One key part of a dungeon is the “rooms,” the places of action and encounter where puzzles are solved and monsters are slain. In the context of the wilderness, these “rooms” become points of interest, each one scattered across the expanse of forest and connected by trails or tunnels. One such “room” may be a grove of trees, guarded by shrub-men adorned in corroded armor; another room may be a fast moving river, a single decaying bridge with an enormous spider that desires coin for safe passage. The “room” within a forest can be any point that may provide rest or an interesting development.
The idea of a dungeon does not require architecture. A dungeon is comprised of “rooms” and “hallways,” places of interest and ways to get to them. Outside of that it is simply a matter of filling these spaces with traps, monsters, puzzles, and dressings.
Trails as Corridors
There are no walls in the wilderness. There are no corridors, no hallways, or gates. The only real indicator of travel are the overgrowth paths and shadowed trails that connect one location to another. At any point a player may choose to ignore the given path and blaze their own trail through the woods. Perhaps this is done to find a quicker way from one place to another, or maybe to escape a combat encounter that has gone south in the worst possible way. There is no need to stop them in this pursuit, a competent ranger has no need to heed a trail.
However, this lack of walls is not without dangers to characters. The trail exists, because it is the safest and most efficient way from one point to another. To step off the trail risks becoming lost, attacked by the wildlife, or any other multitude of hazards and downfalls. A trail may not be the quickest way from point A to B, but it should always remain the safest.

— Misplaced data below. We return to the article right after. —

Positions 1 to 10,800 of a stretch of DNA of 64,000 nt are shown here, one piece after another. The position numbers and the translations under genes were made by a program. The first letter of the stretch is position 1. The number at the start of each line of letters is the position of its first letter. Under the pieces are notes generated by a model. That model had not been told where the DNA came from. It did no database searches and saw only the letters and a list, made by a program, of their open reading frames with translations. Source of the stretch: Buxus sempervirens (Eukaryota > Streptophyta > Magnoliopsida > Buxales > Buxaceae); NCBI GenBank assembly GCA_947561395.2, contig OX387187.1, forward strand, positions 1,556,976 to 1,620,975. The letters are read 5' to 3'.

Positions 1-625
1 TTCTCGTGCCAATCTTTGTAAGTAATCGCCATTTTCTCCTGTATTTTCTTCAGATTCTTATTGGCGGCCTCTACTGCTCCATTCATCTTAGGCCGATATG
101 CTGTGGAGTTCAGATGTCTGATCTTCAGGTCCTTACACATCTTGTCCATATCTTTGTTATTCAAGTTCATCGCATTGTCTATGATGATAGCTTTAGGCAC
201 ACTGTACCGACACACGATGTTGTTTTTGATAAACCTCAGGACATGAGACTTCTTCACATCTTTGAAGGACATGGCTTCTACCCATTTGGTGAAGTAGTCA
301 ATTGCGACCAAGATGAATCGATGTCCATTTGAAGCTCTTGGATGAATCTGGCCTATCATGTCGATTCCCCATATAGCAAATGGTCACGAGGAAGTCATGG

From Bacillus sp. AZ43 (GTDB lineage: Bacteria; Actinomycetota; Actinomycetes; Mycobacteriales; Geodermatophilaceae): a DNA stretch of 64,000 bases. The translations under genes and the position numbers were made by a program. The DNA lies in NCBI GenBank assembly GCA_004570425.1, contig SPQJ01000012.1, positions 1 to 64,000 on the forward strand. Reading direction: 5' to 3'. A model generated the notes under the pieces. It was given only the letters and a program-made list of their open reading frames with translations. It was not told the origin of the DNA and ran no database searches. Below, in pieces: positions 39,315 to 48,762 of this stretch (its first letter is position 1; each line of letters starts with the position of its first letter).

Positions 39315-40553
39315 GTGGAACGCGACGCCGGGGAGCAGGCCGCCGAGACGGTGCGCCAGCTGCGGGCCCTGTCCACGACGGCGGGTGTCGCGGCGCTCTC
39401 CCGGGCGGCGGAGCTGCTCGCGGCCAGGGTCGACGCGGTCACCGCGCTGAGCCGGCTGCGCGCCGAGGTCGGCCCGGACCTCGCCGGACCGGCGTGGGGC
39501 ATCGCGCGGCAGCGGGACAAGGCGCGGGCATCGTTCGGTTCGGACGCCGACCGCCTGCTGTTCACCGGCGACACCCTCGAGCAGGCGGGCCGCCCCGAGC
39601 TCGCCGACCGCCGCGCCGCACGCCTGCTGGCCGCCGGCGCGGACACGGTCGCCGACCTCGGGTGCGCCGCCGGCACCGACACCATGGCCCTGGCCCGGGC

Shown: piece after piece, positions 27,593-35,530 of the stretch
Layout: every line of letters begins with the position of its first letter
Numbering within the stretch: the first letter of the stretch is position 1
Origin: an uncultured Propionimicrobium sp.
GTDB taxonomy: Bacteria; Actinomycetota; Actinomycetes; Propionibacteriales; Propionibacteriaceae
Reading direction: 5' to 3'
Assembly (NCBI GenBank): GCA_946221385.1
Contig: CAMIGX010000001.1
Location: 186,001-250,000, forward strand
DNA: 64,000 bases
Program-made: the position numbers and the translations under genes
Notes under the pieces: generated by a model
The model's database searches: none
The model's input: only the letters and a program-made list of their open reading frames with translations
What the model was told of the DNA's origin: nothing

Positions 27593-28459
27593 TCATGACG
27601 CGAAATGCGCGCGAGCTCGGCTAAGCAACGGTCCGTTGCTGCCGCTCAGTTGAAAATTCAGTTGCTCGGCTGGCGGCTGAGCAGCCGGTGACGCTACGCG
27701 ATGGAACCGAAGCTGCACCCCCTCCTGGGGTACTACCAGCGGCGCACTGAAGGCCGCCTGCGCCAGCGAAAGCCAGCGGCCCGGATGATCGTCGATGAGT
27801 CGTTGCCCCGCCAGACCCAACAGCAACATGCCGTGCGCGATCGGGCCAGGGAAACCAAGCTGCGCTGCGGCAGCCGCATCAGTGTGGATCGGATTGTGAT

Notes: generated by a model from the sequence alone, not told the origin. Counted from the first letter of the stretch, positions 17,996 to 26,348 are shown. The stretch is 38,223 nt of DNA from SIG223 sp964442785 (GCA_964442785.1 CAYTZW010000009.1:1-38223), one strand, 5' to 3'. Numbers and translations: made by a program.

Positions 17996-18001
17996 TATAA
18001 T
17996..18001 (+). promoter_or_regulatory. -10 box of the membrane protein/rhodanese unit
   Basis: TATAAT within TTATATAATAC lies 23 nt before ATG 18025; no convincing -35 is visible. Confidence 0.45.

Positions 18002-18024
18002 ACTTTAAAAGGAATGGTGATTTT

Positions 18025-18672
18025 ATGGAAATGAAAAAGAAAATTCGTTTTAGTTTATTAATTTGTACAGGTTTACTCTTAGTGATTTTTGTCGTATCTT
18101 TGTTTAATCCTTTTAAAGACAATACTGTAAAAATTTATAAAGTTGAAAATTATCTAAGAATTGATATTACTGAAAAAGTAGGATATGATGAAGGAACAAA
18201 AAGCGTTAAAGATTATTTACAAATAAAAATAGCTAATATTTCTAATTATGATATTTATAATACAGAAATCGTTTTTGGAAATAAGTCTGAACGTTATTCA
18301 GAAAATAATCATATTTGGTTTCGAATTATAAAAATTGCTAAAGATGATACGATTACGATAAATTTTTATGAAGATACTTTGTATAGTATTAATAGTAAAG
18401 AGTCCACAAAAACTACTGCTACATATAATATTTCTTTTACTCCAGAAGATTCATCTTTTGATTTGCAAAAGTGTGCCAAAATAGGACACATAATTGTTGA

There is another hazard that comes with the lack of walls, and that is the lack of separation between the Wilds and the characters. A dungeon is merciful in that there is generally a clear separation of where dangers are and are not. A wall is trusted because it is inert and impassible, a monster does not generally spring from the walls in a typical dungeon, which is what makes the wilds so unpredictable and dangerous. Without walls, a monster is free to wander from place to place, prowling the trails and lurking in the unexplored. The negative space that exists outside of the paths and mapped areas is host to every unimaginable horror and monster. To delve into it is an immeasurable risk, and the random encounters that dwell within it are willing to prove it.